Il Caberlot Vertical Tasting

On February 6th I was honored to attend a 10-vintage vertical tasting of the singular Il Caberlot wines of Podere Il Carnasciale. As you may know, Il Carnasciale is a Tuscan producer of wines made from a variety unique to them — what is believed to be a hybrid of Cabernet Franc and Merlot. Proprietor Bettina Rogosky was in San Francisco for the Slow Wine and Tre Biccheri tastings, and was kind enough to secure me a seat at this dinner generously hosted by their national importer Rare Wine Co. The event was held in a private room at the Murray Circle restaurant in the lovely Cavallo Point Hotel, just across the Golden Gate Bridge in the Presidio at Fort Baker.

Bettina Rogosky of Podere Il Carnasciale and Kevin Sidders of VinConnect

Bettina Rogosky of Podere Il Carnasciale and Kevin Sidders of VinConnect

 

The wines were opened 4 hours in advance and served directly from magnums, as that is the only way they have been bottled since the first vintage in 1988. Given the tiny quantities produced, it’s not surprising that this was the largest vertical tasting in the estate’s history; it will be surpassed in three years’ time, however, when on the 25th anniversary Bettina hopes to taste every single vintage ever produced. The night’s ten wines were served in four flights for comparative purposes: 09-08; 05-04; 02-01-00; and 99-98-96.

 

The unique labels of Il Caberlot

The unique labels of Il Caberlot

 

As you will see from my detailed notes below, there were several common themes — transparency of vintage; rich nose; dark color; silky mouthfeel; a consistently high level of quality; and great drinkability. Much to my surprise, my favorites were the vintages where the minerality was more apparent — 2004, 2001, 1996. That said, they were all fantastic and almost every one would’ve scored in the mid-90s for me. In addition, the food from Executive Chef Justin Everett was fantastic, and the pairings inspired. All in all it was a wonderful evening…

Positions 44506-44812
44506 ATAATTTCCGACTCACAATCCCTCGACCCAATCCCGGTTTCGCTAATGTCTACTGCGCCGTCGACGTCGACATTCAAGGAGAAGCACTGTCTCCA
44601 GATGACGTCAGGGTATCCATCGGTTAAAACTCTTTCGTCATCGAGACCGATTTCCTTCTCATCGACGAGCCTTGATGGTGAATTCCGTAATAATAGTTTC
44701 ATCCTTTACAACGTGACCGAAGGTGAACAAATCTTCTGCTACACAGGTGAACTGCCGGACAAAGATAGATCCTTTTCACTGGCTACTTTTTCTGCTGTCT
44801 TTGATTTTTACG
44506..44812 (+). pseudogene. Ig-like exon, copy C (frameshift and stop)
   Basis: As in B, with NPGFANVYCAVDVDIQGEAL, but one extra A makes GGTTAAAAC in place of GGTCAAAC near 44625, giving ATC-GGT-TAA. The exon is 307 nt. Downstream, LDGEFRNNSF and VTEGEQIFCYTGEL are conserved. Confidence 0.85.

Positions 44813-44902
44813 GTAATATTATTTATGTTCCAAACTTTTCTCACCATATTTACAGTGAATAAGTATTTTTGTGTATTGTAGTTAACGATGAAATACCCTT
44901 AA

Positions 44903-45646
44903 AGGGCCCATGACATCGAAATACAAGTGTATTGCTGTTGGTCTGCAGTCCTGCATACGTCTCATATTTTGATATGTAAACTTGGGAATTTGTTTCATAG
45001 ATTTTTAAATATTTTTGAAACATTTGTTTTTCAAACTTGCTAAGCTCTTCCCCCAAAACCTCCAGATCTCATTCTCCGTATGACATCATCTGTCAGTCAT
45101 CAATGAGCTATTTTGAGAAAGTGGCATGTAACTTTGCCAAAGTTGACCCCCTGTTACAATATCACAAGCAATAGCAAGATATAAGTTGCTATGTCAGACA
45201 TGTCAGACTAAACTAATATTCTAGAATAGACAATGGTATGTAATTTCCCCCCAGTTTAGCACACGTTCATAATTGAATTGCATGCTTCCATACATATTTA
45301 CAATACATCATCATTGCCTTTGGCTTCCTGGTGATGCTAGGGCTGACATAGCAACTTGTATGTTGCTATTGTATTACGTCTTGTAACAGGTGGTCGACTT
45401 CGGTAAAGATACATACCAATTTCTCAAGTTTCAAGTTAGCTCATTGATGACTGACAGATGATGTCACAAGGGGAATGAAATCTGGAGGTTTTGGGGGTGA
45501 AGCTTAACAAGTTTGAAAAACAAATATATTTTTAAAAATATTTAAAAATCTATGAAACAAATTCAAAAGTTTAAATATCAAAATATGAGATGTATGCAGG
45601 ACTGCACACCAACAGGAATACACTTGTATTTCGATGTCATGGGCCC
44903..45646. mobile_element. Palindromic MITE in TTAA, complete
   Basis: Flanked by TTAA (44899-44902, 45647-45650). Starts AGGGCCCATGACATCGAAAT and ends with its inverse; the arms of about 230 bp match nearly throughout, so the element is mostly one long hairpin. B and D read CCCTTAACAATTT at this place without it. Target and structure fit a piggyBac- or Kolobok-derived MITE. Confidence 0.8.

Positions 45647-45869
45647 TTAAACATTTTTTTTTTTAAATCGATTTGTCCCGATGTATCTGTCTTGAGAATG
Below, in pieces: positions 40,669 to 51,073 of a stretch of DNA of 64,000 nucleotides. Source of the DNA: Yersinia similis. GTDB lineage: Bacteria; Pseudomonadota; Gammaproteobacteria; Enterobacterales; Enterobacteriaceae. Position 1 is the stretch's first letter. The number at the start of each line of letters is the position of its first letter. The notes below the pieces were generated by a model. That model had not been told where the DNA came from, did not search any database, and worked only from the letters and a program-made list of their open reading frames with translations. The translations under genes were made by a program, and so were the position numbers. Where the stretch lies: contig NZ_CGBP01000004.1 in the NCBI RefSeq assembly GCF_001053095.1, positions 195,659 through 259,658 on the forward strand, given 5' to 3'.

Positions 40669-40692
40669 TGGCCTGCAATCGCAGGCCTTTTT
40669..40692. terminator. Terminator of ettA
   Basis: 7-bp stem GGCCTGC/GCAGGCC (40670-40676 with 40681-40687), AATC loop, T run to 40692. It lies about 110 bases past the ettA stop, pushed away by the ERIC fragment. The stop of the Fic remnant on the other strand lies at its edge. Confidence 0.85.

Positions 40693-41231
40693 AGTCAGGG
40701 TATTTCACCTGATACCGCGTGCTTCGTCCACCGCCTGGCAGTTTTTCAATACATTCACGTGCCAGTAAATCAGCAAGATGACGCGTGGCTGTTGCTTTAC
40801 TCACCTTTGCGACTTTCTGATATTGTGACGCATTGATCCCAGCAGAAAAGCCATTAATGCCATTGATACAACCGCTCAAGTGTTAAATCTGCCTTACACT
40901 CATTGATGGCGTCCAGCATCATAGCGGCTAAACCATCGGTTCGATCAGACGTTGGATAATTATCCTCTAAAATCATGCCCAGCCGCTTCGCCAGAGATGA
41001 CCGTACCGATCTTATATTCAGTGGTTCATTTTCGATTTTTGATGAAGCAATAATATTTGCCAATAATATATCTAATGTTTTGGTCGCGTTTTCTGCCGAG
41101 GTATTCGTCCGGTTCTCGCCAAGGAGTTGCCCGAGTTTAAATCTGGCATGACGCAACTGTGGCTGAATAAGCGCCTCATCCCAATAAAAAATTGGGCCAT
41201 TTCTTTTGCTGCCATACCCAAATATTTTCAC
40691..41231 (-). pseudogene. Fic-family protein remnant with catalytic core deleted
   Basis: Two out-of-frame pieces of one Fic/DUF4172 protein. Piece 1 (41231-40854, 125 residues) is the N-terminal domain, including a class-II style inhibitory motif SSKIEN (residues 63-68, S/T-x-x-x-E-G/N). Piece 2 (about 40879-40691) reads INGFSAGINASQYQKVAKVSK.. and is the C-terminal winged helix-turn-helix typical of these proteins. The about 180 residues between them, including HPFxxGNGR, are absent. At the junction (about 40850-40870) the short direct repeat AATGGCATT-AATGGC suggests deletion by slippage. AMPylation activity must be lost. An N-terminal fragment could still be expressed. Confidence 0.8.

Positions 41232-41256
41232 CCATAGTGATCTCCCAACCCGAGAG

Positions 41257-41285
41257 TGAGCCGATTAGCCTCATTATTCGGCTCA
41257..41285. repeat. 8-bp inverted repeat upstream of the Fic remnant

• 2009 – Nose of green pepper (showing the Cab Franc influence), brambles and blackberry. Dark/opaque color. Sweet, ripe, dark, black cherry fruit.  Finishes with black pepper and iron/minerals. 3300 magnums produced.
  • 2008 – Ripe black fruit nose with black pepper. Very soft, silky mouthfeel (showing Merlot, in contrast to the 2009).   Dark fruit, but silky and lithe on the palate. Good acidity and great focus.
  • 2005 – Dark, brooding nose of dark chocolate and black fruit. Sweet dark fruit on the palate, with a silky soft and beautiful mouth. Finishes a little more red, sour-ish cherry. Round and ripe. 2000 magnums produced.
  • 2004 – Leaner, dark nose — less expressive. Dark fruit, cocoa powder, black cherry palate. More acidity, great focus and complexity, sour cherry finish. 1800 magnums produced.
  • 2002 – Red fruit nose, with a touch of orange peel. Red fruit (sour cherry, cranberry) and high toned floral notes on the palate. Beautiful cherry and cranberry fruit with gorgeous balance. Very long finish, with good acidity still…
  • 2001 – Huge, brooding, Bordeaux-like nose — wow! Dark fruit with iron notes and stunning minerality. Long, complex and deep.  Yowza!
  • 2000 – Darker, black cherry nose. Very classic. Round, ripe, full and rich on the palate. Finishes with a little earthy funk, coming across as very classic Bordeaux.
  • 1999 – Dark, brooding, rich, black cherry chocolate nose.  Palate tastes like molten dark chocolate cake.  Glorious in a rich, sexy way. 1600 magnums produced.
  • 1998 – Slightly lighter color. Leaner nose, a little more sour fruit with some funk and earth. Slightly lighter in weight, but lovely and nuanced. Someone mentioned beeswax on the palate — good call! 870 magnums produced.
  • 1996 – Mineral nose with dark fruit.  Vibrant minerality on the palate with black and red fruit. Big, silky, lovely and warm. This has the best of the fruit-driven vintages, with the added depth, complexity and nuance of age. Wow. My Wine Of The Night.  1000 magnums produced.

 

Author Kevin Sidders

I was on more than a dozen mailing lists of Napa Valley producers and was frustrated that I couldn’t buy my favorite European wines the same way. I hatched an idea, developed a plan, and am building a business that I hope will change the industry for the better. I spend a lot of time on my road bike to enable indulging my passion for wine.

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